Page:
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Behind Yesterday’s Walkout: The Facts

By Claus Whiteacre

Rep. Don Bratton (R-Hobbs) led an exodus of Republicans from the House Energy and Natural Resources Committee on Monday after two experts invited by new committee chair Rep. Brian Egolf (D-Santa Fe) gave a presentation on the impact of rules and incentives on New Mexico’s oil and gas industries.

Egolf had arranged for the presentation by the experts listed below:

Kim Sovig, a Research Associate Professor at the UNM School of Architecture and Planning. He is widely published on sustainable development and construction techniques, focusing on clean energy and water resources as they relate to land use.

Betsy Siwula Brandt, who has a 20 year career in the oil & gas industry ranging from exploration geophysicist to exploration and production manager for Exxon, both domestically and internationally. Her primary emphasis is on how best management practices and technological advances drive industry.

The drama started during a question and answer period after the presentation, as presenter Kim Sorvig started to answer a question from committee member Rep. Al Park (D-Albuquerque).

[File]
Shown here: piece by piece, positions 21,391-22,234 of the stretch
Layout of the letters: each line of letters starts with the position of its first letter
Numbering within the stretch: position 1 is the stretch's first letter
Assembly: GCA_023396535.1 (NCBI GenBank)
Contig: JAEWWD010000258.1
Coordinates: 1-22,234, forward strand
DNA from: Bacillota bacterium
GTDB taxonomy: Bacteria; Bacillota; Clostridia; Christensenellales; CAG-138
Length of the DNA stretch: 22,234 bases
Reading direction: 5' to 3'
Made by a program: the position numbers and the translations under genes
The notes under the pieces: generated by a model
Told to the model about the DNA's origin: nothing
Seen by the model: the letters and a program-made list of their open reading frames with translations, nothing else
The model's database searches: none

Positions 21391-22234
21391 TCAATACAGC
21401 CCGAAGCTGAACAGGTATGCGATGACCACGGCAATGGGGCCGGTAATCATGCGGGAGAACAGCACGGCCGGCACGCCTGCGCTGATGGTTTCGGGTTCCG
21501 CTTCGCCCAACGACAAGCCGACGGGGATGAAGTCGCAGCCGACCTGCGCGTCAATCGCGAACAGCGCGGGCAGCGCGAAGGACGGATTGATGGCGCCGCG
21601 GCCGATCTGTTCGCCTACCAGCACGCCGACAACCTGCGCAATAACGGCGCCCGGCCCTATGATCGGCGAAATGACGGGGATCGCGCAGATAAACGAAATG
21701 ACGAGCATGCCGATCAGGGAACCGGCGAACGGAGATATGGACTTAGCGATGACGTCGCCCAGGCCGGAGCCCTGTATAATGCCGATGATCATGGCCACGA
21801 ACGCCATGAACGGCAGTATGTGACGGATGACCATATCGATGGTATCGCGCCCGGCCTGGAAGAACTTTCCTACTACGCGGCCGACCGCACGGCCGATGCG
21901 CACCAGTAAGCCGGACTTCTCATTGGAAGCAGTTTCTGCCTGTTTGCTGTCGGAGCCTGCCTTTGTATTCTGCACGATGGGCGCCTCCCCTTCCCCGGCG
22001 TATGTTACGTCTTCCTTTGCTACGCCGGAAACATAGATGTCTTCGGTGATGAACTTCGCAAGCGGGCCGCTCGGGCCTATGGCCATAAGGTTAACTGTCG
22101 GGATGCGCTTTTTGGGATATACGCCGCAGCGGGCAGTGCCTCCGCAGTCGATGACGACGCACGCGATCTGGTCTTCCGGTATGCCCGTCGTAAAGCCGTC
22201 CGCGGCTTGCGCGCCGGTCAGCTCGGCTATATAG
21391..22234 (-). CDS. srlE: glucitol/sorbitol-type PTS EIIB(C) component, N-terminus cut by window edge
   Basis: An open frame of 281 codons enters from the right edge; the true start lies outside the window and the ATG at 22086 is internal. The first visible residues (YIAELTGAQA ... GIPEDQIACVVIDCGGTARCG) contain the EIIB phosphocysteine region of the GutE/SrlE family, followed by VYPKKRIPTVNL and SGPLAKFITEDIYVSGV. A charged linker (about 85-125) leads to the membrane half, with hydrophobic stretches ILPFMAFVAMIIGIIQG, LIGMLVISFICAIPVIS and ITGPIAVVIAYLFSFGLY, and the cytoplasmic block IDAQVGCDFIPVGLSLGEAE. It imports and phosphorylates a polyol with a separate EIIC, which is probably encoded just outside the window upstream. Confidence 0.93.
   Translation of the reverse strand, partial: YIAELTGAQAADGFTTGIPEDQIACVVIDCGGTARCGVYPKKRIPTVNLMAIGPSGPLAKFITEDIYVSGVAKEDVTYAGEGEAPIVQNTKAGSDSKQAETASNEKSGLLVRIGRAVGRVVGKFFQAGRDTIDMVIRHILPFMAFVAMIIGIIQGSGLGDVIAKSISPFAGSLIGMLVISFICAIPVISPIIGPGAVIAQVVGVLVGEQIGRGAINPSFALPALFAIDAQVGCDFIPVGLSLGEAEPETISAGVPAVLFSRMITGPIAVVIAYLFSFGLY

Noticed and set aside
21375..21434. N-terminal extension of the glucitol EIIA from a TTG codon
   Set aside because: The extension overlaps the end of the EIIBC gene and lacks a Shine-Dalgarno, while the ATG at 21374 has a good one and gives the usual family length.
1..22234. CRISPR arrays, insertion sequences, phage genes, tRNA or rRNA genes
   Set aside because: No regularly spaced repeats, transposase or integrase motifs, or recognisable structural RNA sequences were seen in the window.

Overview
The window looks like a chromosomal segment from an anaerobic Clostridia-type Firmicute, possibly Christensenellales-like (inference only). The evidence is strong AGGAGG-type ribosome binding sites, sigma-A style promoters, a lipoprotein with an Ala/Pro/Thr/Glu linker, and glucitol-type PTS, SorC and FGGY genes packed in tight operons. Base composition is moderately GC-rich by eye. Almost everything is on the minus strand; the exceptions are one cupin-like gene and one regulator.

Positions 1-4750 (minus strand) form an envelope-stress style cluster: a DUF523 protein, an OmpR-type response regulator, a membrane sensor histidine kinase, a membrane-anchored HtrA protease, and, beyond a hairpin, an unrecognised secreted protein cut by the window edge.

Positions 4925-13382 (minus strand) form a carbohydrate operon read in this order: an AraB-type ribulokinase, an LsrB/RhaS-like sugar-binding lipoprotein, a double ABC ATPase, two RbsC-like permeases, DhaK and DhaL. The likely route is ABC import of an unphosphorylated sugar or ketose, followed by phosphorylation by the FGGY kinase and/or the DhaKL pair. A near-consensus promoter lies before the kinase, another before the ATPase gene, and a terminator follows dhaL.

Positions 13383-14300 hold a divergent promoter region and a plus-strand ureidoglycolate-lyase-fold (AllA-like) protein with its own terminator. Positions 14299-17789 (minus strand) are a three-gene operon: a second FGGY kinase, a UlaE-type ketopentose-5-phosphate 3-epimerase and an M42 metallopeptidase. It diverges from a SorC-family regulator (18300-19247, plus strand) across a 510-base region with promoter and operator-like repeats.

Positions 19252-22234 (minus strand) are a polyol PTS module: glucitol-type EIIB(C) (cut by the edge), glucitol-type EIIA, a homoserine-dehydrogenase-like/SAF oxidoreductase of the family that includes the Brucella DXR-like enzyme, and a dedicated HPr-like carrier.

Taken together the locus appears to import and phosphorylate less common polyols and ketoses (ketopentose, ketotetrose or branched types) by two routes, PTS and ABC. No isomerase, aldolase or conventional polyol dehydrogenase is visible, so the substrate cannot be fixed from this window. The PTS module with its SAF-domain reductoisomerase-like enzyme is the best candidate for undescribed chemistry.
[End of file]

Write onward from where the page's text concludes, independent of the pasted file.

Bratton inserted himself questioning the credentials of the presenters in regard to petroleum engineering.

Then Bratton himself was interrupted by Egolf, who said, “Rep. Bratton, Rep. Park has the floor, and you have not been recognized by the chair. You were offered the opportunity to present your own expert witness, but have not done so.”

The Republican exodus followed (read more here.)

After the Republicans left, Egolf apologized to the presenters for the rude behavior.
Then he explained to the members of the audience that the Republicans were
given the option early last week of choosing their own experts to testify at the meeting.

The presentations themselves shed some interesting facts about the oil and gas industry in New Mexico – mainly, that neither rules nor incentives  impact production significantly.

Here were some highlights from the presentation:

• The number of active rigs at any given time can be correlated to
global pricing of crude oil. The higher the price, the more rigs are
pumping.

• The relatively steady decline in total yearly oil production is
consistent with conventional oilfields reaching the end of their
productivity.

• The Pit Rule took effect after the 2008 crash had begun. Subsequently, as
global prices increased, so did rig count.

• There are currently 27 different state incentives for the oil and gas industries.

• While incentives to the industry increased annually and more than
doubled from the 2004 to 2010 period studied, production did not
increase and revenue to the state declined.



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